A further aspect of our research has used neuropsychological and functional imaging methods to investigate the cognitive and neural organisation of different forms of long-term memory: episodic memory (personally experienced events), and semantic memory (general knowledge about objects, people, facts, concepts and word meanings).
To understand the mechanisms involved in these different forms of memory, we studied the performance on various experimental tasks of patients presumed to have progressive brain disorders such as Alzheimer's disease (which initially affects the hippocampal complex, associated with the acquisition and, perhaps, temporary storage of episodic memories) and semantic dementia (which primarily affects the inferior temporal lobe, thought to be the permanent store of our semantic and autobiographical memories).
In their early stages, these disorders appear, in some ways, to be mirror images of each other. While patients with early Alzheimer's disease show amnesia for day-to-day events as their initial presenting sign, our work demonstrated that patients with semantic dementia typically show highly accurate perceptually-based learning of new episodic memories (reviewed in Simons & Graham, 2000, abstract).
We suggested that these results support a model of human long-term memory in which episodic memory draws upon multiple inputs from perceptual and semantic systems. This multiple input hypothesis can account for the preserved recognition memory in semantic dementia for pictures of objects and animals (Graham, Simons, et al., 2000, abstract; Simons, Graham, & Hodges, 2002, abstract), as well as for photographs of faces (Simons, Graham, et al., 2001-a, abstract). Additionally, we confirmed that this ability was not confined to recognition memory, but was also evidenced on tests of recollection such as source and associative memory (Simons, Verfaellie, et al., 2002, abstract). Recently, we examined false recognition in semantic dementia, finding a diminished tendency relative to controls to remember novel pictures of semantically-related objects as having been previously encountered. This reduced false recognition was specific to semantic representations, as the patients were not significantly impaired on a similar task involving categories of abstract objects (Simons, Lee, et al., 2005, abstract).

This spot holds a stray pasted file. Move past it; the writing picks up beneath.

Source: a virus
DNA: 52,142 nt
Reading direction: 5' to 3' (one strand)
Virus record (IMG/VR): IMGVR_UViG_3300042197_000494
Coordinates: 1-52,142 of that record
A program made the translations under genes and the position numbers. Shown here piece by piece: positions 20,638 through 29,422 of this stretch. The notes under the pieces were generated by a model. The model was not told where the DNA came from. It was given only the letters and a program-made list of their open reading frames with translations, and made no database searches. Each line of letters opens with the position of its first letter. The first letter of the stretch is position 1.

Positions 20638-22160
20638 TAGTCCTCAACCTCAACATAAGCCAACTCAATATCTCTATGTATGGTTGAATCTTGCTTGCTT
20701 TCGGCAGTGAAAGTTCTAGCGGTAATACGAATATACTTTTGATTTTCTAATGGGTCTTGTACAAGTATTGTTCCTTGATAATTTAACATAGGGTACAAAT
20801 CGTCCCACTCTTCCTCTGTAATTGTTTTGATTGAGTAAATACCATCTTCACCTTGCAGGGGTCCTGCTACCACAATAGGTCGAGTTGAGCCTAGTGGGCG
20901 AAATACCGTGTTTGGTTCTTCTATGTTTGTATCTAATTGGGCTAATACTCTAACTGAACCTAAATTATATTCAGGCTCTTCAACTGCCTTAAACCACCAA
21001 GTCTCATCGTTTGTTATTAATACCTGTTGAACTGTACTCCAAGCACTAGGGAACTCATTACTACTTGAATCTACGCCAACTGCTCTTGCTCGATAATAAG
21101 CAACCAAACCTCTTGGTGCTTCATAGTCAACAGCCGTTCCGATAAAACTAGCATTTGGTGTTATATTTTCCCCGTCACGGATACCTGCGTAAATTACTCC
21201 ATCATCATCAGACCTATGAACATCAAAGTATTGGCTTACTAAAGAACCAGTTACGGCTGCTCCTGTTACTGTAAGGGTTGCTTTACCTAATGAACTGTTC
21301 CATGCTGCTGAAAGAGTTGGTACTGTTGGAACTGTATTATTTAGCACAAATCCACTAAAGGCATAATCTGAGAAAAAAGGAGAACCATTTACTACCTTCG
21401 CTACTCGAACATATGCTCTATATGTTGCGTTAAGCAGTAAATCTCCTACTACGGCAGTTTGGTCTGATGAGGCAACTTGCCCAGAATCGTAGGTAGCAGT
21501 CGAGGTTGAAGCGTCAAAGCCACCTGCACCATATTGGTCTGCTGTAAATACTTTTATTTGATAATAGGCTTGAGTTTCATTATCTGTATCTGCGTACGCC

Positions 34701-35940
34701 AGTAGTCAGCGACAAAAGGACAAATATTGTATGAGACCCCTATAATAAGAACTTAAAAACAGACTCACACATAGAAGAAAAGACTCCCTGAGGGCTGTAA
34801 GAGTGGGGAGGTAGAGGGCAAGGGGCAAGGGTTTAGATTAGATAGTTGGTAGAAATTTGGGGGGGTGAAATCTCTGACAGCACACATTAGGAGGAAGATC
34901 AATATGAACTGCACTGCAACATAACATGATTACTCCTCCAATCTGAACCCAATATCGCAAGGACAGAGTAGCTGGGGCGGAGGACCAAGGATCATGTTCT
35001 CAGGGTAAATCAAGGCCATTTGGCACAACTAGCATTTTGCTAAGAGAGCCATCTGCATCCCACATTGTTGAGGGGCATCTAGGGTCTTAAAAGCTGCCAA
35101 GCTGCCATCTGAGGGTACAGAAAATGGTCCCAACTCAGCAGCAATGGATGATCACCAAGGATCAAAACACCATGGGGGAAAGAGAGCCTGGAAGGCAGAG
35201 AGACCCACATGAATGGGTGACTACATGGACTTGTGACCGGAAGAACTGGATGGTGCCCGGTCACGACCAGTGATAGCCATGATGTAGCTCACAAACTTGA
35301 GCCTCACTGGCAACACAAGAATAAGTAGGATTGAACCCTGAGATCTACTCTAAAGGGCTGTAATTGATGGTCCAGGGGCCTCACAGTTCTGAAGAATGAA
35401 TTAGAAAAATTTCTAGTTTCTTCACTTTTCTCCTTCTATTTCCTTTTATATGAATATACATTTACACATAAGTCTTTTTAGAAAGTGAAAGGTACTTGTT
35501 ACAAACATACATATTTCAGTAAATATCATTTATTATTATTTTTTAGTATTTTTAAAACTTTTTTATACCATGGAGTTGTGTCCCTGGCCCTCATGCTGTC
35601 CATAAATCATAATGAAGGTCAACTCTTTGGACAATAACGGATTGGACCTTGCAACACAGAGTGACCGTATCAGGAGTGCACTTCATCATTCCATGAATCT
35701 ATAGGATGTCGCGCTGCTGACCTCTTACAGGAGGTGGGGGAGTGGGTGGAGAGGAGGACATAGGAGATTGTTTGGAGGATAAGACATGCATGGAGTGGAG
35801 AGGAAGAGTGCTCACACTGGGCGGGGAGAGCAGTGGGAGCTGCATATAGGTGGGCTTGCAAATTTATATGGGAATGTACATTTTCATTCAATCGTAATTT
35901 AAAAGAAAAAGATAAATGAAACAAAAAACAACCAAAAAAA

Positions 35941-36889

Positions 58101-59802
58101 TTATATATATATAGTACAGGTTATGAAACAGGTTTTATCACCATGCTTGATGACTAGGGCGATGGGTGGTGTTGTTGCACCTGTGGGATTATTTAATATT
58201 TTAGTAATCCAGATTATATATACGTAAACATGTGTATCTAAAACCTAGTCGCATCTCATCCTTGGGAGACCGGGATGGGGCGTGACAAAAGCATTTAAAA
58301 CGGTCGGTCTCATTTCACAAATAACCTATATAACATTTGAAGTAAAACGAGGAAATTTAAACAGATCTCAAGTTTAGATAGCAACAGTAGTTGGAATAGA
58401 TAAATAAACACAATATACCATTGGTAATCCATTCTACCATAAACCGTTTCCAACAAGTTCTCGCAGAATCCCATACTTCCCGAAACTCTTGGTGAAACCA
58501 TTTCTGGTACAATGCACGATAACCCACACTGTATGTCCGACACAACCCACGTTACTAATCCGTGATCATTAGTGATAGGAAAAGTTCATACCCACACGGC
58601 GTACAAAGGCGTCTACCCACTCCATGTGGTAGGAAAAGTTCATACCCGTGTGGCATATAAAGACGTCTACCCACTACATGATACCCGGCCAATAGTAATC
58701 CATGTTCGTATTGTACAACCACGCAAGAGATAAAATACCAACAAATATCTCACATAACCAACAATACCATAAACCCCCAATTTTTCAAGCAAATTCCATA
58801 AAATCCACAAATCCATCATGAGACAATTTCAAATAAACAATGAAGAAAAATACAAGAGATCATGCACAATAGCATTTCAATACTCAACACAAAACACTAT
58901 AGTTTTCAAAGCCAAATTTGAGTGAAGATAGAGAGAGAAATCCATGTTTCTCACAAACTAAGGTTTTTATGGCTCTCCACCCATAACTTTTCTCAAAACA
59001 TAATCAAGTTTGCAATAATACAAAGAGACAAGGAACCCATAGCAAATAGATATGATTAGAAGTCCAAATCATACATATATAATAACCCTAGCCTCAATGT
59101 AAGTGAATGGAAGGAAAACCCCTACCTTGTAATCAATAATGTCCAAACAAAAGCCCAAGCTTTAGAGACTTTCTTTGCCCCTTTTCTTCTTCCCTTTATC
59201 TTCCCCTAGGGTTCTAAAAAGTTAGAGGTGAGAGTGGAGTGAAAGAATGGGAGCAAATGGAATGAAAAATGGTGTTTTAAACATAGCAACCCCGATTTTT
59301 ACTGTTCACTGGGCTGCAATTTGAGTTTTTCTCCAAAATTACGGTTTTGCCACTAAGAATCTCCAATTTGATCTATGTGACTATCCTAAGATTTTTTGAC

The neural bases of these effects were investigated in a series of studies that used structural and functional imaging techniques. Recognition memory in semantic dementia was shown to be affected by atrophy in the medial temporal lobe (especially the perirhinal cortex region), bilaterally for object stimuli (Simons, Graham, & Hodges, 2002, abstract) and mainly in the right hemisphere for faces (Simons, Graham, et al., 2001-a, abstract). The importance of frontal and temporal lobe areas in mediating recognition memory processes was emphasised in a functional neuroimaging study which demonstrated that memory for different stimulus types engages different areas of the brain (Simons, Graham, et al., 2001-b, abstract). Evidence suggested that prefrontal cortex was responsible for strategic aspects of memory, a notion given support by neuropsychological experiments indicating that disruption to frontal lobe function in semantic dementia, even more than atrophy to the medial temporal lobe, affected recollection-based memory (Simons, Verfaellie, et al., 2002, abstract). Such frontal lobe dysfunction did not, however, appear to correlate with ability to recall autobiographical memories from the past (Nestor, Graham, et al., 2002, abstract).
See full list of publications.